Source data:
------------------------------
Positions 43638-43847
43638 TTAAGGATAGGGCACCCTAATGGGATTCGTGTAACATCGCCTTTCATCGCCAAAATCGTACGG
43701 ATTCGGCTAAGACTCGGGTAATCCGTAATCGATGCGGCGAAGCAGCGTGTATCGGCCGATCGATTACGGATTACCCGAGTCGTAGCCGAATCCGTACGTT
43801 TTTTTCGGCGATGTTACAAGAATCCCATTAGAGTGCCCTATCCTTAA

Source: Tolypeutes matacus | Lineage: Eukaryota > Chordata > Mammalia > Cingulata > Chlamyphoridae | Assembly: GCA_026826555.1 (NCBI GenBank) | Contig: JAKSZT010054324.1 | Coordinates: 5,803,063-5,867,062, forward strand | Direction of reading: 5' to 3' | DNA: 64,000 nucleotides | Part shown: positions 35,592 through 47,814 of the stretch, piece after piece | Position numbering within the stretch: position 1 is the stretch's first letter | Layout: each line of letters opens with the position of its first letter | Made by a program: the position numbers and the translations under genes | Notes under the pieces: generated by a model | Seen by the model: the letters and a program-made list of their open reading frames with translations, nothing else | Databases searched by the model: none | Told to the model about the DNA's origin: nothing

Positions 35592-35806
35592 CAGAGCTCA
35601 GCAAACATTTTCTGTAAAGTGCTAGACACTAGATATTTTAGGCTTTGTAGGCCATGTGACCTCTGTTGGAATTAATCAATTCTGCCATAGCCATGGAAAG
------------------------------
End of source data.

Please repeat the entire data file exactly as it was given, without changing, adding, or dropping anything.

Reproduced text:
Positions 43638-43847
43638 TTAAGGATAGGGCACCCTAATGGGATTCGTGTAACATCGCCTTTCATCGCCAAAATCGTACGG
43701 ATTCGGCTAAGACTCGGGTAATCCGTAATCGATGCGGCGAAGCAGCGTGTATCGGCCGATCGATTACGGATTACCCGAGTCGTAGCCGAATCCGTACGTT
43801 TTTTTCGGCGATGTTACAAGAATCCCATTAGAGTGCCCTATCCTTAA

Source: Tolypeutes matacus | Lineage: Eukaryota > Chordata > Mammalia > Cingulata > Chlamyphoridae | Assembly: GCA_026826555.1 (NCBI GenBank) | Contig: JAKSZT010054324.1 | Coordinates: 5,803,063-5,867,062, forward strand | Direction of reading: 5' to 3' | DNA: 64,000 nucleotides | Part shown: positions 35,592 through 47,814 of the stretch, piece after piece | Position numbering within the stretch: position 1 is the stretch's first letter | Layout: each line of letters opens with the position of its first letter | Made by a program: the position numbers and the translations under genes | Notes under the pieces: generated by a model | Seen by the model: the letters and a program-made list of their open reading frames with translations, nothing else | Databases searched by the model: none | Told to the model about the DNA's origin: nothing

Positions 35592-35806
35592 CAGAGCTCA
35601 GCAAACATTTTCTGTAAAGTGCTAGACACTAGATATTTTAGGCTTTGTAGGCCATGTGACCTCTGTTGGAATTAATCAATTCTGCCATAGCCATGGAAAG